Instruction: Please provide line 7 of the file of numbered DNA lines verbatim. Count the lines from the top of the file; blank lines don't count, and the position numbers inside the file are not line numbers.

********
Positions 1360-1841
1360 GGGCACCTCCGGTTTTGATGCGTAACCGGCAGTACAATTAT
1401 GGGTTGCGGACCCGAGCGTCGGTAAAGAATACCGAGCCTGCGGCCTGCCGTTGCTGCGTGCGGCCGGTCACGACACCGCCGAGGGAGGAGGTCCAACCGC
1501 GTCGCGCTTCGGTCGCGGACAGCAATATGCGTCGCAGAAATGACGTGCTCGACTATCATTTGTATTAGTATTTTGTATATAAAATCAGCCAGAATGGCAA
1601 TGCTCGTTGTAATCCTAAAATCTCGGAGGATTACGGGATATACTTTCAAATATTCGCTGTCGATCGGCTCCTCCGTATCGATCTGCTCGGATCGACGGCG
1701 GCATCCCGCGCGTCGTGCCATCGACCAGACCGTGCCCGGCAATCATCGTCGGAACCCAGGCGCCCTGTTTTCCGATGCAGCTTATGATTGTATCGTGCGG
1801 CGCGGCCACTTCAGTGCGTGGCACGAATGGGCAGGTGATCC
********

1801 CGCGGCCACTTCAGTGCGTGGCACGAATGGGCAGGTGATCC